4. See the works of Peter Anreiter: Breonen, Genaunen und Fokunaten. Vorrömisches Namengut in den Tiroler Alpen. Budapest, 1997; Der Ablaut in ‘ostalpenindogermanischen’ Namen. In: id.-Jerem, Erzsébet (eds.): Studia Celtica et Indogermanica. Festschrift für Wolfgang Meid zum 70. Geburtstag. Budapest, 1999, 23-38; Die vorrömische Namen Pannoniens. Budapest, 2001. For criticism see e. g. Béla Adamik: Review of Anreiter 2001. Acta Antiqua Academiae Scientiarum Hungaricae 43 (2003) 262-268.

5. Syntax is treated in the philologically oriented, traditional and the (post)modern way. The continuous emphasis on head-first/head-final typology is cumbersome, since the authors who cite it need to add the counterexamples immediately (e. g. p. 90, 180, 227.). It is worth noting that although poetic texts are widely held as ill-fitted for syntactical investigations, Clackson cites Vergil’s Aeneid I. 109 for scrambling and extreme displacement of the relative pronoun (p. 90.).

6. Since Woodard does not draw a clear-cut line between descriptive and historical linguistics, it is logical that he suggests only historical Greek grammars as ‘excellent linguistic overviews’ (p. 48).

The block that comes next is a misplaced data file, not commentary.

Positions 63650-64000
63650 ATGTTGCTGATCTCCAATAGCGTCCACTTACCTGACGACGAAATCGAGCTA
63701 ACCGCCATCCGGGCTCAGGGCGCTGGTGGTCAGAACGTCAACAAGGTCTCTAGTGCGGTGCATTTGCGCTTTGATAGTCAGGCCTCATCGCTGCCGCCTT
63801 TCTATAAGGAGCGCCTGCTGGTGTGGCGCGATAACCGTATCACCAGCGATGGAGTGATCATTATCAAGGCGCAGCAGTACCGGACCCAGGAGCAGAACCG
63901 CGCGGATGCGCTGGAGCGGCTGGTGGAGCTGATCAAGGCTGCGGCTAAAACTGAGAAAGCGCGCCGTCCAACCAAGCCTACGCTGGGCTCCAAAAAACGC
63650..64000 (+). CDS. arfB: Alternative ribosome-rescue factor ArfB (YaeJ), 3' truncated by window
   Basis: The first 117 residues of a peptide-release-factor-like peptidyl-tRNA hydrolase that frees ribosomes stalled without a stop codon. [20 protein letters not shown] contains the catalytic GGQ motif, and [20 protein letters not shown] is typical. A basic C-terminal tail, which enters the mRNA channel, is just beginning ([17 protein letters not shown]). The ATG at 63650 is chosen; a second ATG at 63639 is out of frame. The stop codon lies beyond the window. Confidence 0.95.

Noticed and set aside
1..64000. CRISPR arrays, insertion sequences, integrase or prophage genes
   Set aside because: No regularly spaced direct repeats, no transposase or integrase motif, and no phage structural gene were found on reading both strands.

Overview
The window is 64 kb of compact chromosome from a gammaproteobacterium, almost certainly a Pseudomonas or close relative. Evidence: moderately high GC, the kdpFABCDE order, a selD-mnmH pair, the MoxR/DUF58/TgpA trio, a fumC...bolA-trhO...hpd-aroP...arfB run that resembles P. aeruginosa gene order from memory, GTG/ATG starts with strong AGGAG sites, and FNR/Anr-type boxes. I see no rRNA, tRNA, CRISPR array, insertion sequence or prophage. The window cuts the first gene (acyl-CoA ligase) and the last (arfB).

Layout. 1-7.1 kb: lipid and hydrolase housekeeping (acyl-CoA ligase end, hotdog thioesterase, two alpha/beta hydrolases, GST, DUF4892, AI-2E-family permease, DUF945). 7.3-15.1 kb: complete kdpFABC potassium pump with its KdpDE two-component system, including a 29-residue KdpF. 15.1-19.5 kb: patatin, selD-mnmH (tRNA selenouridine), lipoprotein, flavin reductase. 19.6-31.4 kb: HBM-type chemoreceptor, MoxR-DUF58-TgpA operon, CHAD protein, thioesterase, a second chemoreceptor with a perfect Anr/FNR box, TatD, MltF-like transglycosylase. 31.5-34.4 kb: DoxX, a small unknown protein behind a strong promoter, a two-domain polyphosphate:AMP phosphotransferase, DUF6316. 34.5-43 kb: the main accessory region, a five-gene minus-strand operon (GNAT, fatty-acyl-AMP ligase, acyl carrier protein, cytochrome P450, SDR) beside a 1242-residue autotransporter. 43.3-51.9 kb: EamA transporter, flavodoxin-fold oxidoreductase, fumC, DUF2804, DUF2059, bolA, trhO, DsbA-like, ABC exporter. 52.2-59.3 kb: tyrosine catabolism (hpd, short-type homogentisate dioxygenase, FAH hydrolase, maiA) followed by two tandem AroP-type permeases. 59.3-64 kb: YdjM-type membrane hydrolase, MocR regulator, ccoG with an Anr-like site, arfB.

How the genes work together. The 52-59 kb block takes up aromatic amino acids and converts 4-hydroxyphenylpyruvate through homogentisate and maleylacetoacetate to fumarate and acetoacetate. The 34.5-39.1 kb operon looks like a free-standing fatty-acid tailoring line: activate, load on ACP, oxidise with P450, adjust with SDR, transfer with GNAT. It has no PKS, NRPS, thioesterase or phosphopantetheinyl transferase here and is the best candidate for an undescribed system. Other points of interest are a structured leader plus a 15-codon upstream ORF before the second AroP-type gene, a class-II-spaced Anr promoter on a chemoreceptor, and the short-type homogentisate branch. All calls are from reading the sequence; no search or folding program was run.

7. See esp. Duhoux (n. 1.), Klein (n. 1.) 92-96 and Katz (n. 1.). Some additions: The problem of Latin /h/ (which disappeared before rhotacism and was resuscitated later in educated pronunciation only) remains unmentioned (p. 76-77). Feriae, uti, sacer, pius and cena are not restricted to Italic (p. 121), see e.g. Michiel de Vaan: Etymological Dictionary of Latin and the other Italic Languages. Leiden-Boston, 2008, 212-213, 648, 532, 468, 106, resp. The speculative nature of the view that ‘[t]he nonsyllabic allophones of the first two laryngeals seem to be voiceless, that of the third, voiced’ (p. 233) should have been indicated. There was no neutralization of final *- ms and *- ns in PIE (p. 234) and thus acc. pl. cannot be reconstructed as *- ms / *- ons (p. 239) as the Hittite acc. pl. – us < *- Cms / *- oms clearly shows (see already H. Craig Melchert: Anatolian Historical Phonology. Amsterdam-Atlanta, 1994, 180, 185-186). When describing the PIE root structure (p. 237) it would have been worth noting that it does not apply to grammatical words. The view ‘*so ,,and he” (maintained as such in Hittite)” (p. 240) is false: su in Hittite is a semantically neutral sentence-initial conjunctive particle with preterite verbs of Old Hittite (Joseph Weitenberg: The Use of Asyndesis and Particles in Old Hittite Simple Sentences. In: Onofrio Carruba (ed.): Per una grammatica ittita. Pavia, 1992, 305-353), and for the etymological problems see now Alwin Kloekhorst: Etymological Dictionary of the Hittite Inherited Lexicon. Leiden-Boston, 2008, 772). The augment cannot be projected into PIE time (p. 241) if it is attested only in the closely related groups of Indo-Iranian and Balkan Indo-European languages.-The reading lists sometimes lack important text-editions and monographs: of the Rhaetic (Stefan Schumacher: Die rätischen Inschriften. Geschichte und heutiger Stand der Forschung. Budapest, 1992) and the Messapic inscriptions (Carlo de Simone – Simona Marchesini: Monumenta linguae messapicae 1-2. Wiesbaden, 2002). Helmut Rix’s analysis of Rhaetic and Etruscan is a must ( Rätisch und Etruskisch. Innsbruck, 1998), the same goes for the dissertation of Joshua T. Katz on PIE pronouns (p. 240). In the case of Mycenean dialects (p. 94), Ivo Hajnal: Sprachschichten des mykenischen Griechisch. Salamanca, 1997 is missing. For the history of Latin, Baldi’s somewhat problematic work (see the review by Gerhard Meiser: Krat 47 (2002) 108-115) has been cited, but Andrew L. Sihler: A New Comparative Grammar of Greek and Latin. New York – Oxford, 1995 not (p. 94).